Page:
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Friday, 28 February 2014

Dorset folklore 3-The Screaming Skull

Bettiscombe Manor, home to the Pinney family for generations, hides a dark secret.
When John Frederick Pinney returned from his West Indian plantations he was accompanied by his faithful black servant. Soon after he arrived the servant fell terminally ill and from his death bed he vowed to have no rest until his body was returned to his birthplace.
Tightfisted Pinney refused to carry out the wishes of the dead man and his corpse was laid to rest in the nearby cemetery. Almost immediately bloodcurdling screams began to emanate from the dead servant's grave, while the manor house was shaken to its very foundations and a plague of misfortune fell on the village. 
After some months the terrified villagers petitioned Pinney to take action. His solution was to exhume the body and take it back to rest in the manor.
Over the years the skeleton has disappeared leaving only the skull. Various attempts to remove it from the house have always been met with the unearthly screams. As a result the skull now lies peacefully inside the manor.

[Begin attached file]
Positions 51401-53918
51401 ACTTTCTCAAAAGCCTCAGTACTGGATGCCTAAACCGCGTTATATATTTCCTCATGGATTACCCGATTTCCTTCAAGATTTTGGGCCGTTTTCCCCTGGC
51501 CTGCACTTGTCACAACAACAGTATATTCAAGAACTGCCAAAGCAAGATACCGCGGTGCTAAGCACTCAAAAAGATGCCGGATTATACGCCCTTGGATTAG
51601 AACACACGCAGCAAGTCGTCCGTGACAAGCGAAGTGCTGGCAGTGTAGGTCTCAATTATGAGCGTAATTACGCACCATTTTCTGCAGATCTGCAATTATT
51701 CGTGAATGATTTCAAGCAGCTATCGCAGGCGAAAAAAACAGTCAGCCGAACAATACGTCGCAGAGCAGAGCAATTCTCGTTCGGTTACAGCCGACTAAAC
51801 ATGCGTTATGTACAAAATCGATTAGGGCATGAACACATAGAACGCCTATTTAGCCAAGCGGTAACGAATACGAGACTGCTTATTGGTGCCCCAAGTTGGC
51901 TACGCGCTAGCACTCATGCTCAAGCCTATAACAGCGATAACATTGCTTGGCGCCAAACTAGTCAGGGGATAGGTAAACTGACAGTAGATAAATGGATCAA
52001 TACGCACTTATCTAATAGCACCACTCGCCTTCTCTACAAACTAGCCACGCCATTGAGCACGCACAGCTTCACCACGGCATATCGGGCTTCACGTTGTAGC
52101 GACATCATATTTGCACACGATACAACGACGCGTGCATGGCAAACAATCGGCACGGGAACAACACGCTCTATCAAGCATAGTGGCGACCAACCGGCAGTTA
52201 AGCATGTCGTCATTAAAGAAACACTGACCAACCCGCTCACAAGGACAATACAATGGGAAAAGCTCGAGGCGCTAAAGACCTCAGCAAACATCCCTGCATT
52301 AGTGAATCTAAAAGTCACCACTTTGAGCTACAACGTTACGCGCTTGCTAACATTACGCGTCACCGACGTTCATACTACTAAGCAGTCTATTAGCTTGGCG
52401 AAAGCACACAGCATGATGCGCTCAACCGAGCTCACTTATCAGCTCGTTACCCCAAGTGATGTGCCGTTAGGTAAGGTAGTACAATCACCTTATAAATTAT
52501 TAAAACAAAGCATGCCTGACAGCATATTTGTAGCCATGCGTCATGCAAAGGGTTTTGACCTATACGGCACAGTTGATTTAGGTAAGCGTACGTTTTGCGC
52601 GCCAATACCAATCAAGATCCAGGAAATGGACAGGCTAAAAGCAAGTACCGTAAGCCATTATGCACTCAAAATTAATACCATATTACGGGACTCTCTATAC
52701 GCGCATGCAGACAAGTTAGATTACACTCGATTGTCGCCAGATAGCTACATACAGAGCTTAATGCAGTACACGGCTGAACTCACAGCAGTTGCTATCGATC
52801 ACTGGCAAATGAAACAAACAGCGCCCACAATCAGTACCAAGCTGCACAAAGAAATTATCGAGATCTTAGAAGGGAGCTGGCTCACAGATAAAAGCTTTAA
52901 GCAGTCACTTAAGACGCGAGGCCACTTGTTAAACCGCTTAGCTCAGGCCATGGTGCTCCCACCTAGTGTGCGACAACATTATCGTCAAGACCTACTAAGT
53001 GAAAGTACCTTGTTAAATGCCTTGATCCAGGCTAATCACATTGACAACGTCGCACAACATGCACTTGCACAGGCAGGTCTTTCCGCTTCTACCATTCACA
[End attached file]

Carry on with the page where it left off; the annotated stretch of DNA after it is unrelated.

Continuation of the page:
This is almost the end of the story except that local tradition tells of a ghostly carriage rattling between the Manor House and Churchyard on the anniversary of the death of the servant and is referred to by villagers as ' the funeral procession of the skull.'
Recently, though, spoilsports identifying themselves as experts have come to the conclusion that not only is the skull that of a woman, but it is several thousand years old, probably from Pilsdon Pen, a local prehistoric hill fort.

The tale of the screaming skull whether true or false, went on to inspire Victorian novelist Francis Crawford to write a short story the Screaming Skull’ which in turn led to a 50’s Hollywood ‘B’ movie of the same name.

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